In the first three chapters of Revelation, Jesus, speaking through the apostle John, exhorts and rebukes the seven churches in Asia. Of these, the church in Philadelphia receives a commendation: "I know your deeds. See, I have placed before you an open door that no one can shut. I know that you have little strength, yet you have kept my word and have not denied my name" (Revelation 3:8).

Jesus knew that this church was weakened by continual attacks from unbelieving and hostile Jews. Even so, they were faithful to God. Jesus could have said, "Take a breather. Strengthen yourselves for the fight." Instead, He pointed them to an open door of opportunity that only He could open and shut. He challenged them to stand firm and to seize opportunities provided by the open door.

Today, Jesus presents open doors of opportunity for His faithful saints to walk through. No matter how tired, weak, or overwhelmed we may be, we must walk through them. Jesus could have said that the sufferings of the Philadelphian church were enough. Instead, He indicated that His grace was sufficient to meet the opportunity He had given to them.

Each of us has been given an open door. How faithful are we to do the work that God has entrusted to us?

Prayer: God, I pray that You would give me the grace and strength to walk through the open doors You place in my life, no matter how challenging that may be. I pray in the name of Jesus. Amen.

"See, I have placed before you an open door that no one can shut" (Revelation 3:8).

How to Be a Fruitful Witness

By Michael Youssef, Ph D. 10/22/18

A 2017 study conducted by American Culture and Faith Institute revealed that only 39 percent of born again Christians believe they have a personal responsibility to share their faith. This isn’t surprising when we consider that only 3 out of 10 born again adults have a Biblical worldview. No wonder Christians aren’t witnessing to the lost in their midst!

It’s all the more paramount that born again believers with a Biblical understanding not give up sharing Christ. Many Christians believe they must take a stand for Christ in their own strength—and so they become discouraged. Others are crippled by their fear of rejection. As followers of Christ, we must overcome these hindrances, trusting that Christ within us will give us the words to say. What’s the key to being a fruitful witness? Obedience. When we obey God’s leading, our work will bear fruit—even if we don’t see it—because we are doing His work.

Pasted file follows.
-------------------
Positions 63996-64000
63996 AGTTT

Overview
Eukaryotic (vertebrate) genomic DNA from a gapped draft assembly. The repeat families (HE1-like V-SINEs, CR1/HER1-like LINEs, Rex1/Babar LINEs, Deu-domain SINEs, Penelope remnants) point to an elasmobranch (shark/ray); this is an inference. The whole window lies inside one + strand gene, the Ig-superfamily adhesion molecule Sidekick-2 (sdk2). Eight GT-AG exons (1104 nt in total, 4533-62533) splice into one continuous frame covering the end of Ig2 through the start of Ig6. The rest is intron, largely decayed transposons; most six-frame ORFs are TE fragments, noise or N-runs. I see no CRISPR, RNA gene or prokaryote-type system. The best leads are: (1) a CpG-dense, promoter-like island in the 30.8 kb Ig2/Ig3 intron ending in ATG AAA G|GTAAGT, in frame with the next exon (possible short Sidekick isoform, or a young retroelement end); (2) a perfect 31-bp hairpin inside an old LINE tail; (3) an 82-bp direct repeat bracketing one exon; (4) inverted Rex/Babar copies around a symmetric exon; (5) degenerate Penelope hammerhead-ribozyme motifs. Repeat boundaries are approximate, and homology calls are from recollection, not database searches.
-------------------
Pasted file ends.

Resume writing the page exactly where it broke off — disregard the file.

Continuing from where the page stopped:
In Haggai 1:1-14, because of opposition and discouragement, the Israelites had halted their mission to rebuild God’s temple for 16 years. Through the prophet Haggai, God revealed something that was holding them back: "These people say, ' The time has not yet come to rebuild the LORD’s house'" (Haggai 1:2).

How many of us have used the same age-old excuse? "It’s not the right time." God’s convicting response in Haggai 1:4 would probably sound like this to us today: "You have time for entertainment, and you have time for your career. But do you have time for My service?"

In Haggai 1:12-14, after God revealed the state of their hearts, the Israelites did not want to remain apathetic any longer. By God’s mercy and grace, they returned to the Lord. God can always redirect us when we have forgotten our purpose.

Prayer: Lord, forgive me for forgetting the urgency and beauty of the call to share Your Gospel. Redirect my heart to be centered on You and to do the work You have called me to do. I pray in the name of Jesus. Amen.

"Pray also for me, that whenever I speak, words may be given me so that I will fearlessly make known the mystery of the gospel" (Ephesians 6:19).

Our Calling

By Michael Youssef, Ph D. 10/21/18

Since the very beginning of history, God has chosen to commission His people to testify to His name. Today, He is still calling His children to share His Gospel with the world.

After His resurrection, Jesus said, "All authority in heaven and on earth has been given to me. Therefore go and make disciples of all nations, baptizing them in the name of the Father and of the Son and of the Holy Spirit, and teaching them to obey everything I have commanded you. And surely I am with you always, to the very end of the age" (Matthew 28:18-20).

The Great Commission is not only for preachers, evangelists, and missionaries. The Great Commission is for every believer and follower of Jesus Christ. We do not need seminary degrees or a library full of commentaries to tell others about Christ. Once we accept Jesus as our Lord and Savior, we receive all the qualification we need. His Holy Spirit will guide our words and actions. He will equip us to speak with whomever He leads us to, no matter how intimidated or nervous we may feel. He will prepare the way for us; we only need to follow obediently.

Prayer: Father, thank You for giving me all the qualification I need to share Your Gospel with the world. In those moments when I feel nervous about speaking out, help me to remember that You will give me the words to say. I pray in the name of Jesus. Amen.

"The Holy Spirit will teach you at that time what you should say" (Luke 12:12).

Fight the Good Fight